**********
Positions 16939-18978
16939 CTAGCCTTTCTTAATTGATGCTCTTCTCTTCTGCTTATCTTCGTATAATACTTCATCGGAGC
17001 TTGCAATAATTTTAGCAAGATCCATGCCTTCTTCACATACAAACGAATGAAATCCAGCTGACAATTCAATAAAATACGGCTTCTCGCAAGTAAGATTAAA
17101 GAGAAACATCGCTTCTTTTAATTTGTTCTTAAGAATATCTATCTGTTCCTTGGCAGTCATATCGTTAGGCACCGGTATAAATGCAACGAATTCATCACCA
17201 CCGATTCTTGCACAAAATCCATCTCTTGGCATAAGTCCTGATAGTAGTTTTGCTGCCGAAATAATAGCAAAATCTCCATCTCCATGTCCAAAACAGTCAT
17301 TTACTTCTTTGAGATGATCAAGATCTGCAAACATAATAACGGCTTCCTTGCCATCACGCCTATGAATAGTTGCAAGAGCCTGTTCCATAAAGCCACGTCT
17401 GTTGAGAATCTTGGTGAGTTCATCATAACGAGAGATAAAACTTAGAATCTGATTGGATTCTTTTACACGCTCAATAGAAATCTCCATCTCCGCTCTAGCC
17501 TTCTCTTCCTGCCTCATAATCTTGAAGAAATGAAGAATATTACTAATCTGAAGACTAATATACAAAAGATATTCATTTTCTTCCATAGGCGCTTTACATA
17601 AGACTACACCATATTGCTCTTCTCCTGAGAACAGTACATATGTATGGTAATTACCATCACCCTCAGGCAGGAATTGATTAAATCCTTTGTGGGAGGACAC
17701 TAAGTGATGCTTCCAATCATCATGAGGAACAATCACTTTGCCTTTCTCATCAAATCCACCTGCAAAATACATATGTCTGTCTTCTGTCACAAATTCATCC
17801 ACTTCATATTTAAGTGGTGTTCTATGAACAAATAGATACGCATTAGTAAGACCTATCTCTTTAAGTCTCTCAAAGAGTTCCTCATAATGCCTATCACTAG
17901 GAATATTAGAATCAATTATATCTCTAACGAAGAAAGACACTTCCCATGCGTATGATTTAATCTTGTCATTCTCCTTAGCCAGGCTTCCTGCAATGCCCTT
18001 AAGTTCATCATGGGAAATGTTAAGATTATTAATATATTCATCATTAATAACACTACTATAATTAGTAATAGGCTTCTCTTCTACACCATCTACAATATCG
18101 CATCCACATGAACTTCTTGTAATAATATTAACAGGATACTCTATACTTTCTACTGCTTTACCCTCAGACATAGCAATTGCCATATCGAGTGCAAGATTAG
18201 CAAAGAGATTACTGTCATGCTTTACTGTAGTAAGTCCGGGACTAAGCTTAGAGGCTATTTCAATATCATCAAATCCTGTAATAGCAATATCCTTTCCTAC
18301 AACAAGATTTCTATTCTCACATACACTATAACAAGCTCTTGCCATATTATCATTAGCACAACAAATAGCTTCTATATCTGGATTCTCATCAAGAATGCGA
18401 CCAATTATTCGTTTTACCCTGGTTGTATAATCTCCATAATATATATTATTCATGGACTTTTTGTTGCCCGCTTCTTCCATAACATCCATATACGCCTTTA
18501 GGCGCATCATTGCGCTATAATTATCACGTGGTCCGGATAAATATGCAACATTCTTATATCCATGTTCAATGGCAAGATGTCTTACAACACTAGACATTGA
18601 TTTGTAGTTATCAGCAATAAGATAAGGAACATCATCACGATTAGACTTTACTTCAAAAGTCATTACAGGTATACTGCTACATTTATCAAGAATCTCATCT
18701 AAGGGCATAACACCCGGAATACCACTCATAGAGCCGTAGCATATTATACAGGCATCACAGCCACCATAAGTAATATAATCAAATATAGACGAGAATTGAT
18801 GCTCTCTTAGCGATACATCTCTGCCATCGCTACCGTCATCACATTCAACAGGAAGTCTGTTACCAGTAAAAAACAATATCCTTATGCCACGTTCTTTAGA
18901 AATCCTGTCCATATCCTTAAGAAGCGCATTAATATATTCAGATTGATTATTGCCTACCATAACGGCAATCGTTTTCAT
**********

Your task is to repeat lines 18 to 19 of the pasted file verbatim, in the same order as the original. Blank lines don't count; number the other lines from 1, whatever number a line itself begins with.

18501 GGCGCATCATTGCGCTATAATTATCACGTGGTCCGGATAAATATGCAACATTCTTATATCCATGTTCAATGGCAAGATGTCTTACAACACTAGACATTGA
18601 TTTGTAGTTATCAGCAATAAGATAAGGAACATCATCACGATTAGACTTTACTTCAAAAGTCATTACAGGTATACTGCTACATTTATCAAGAATCTCATCT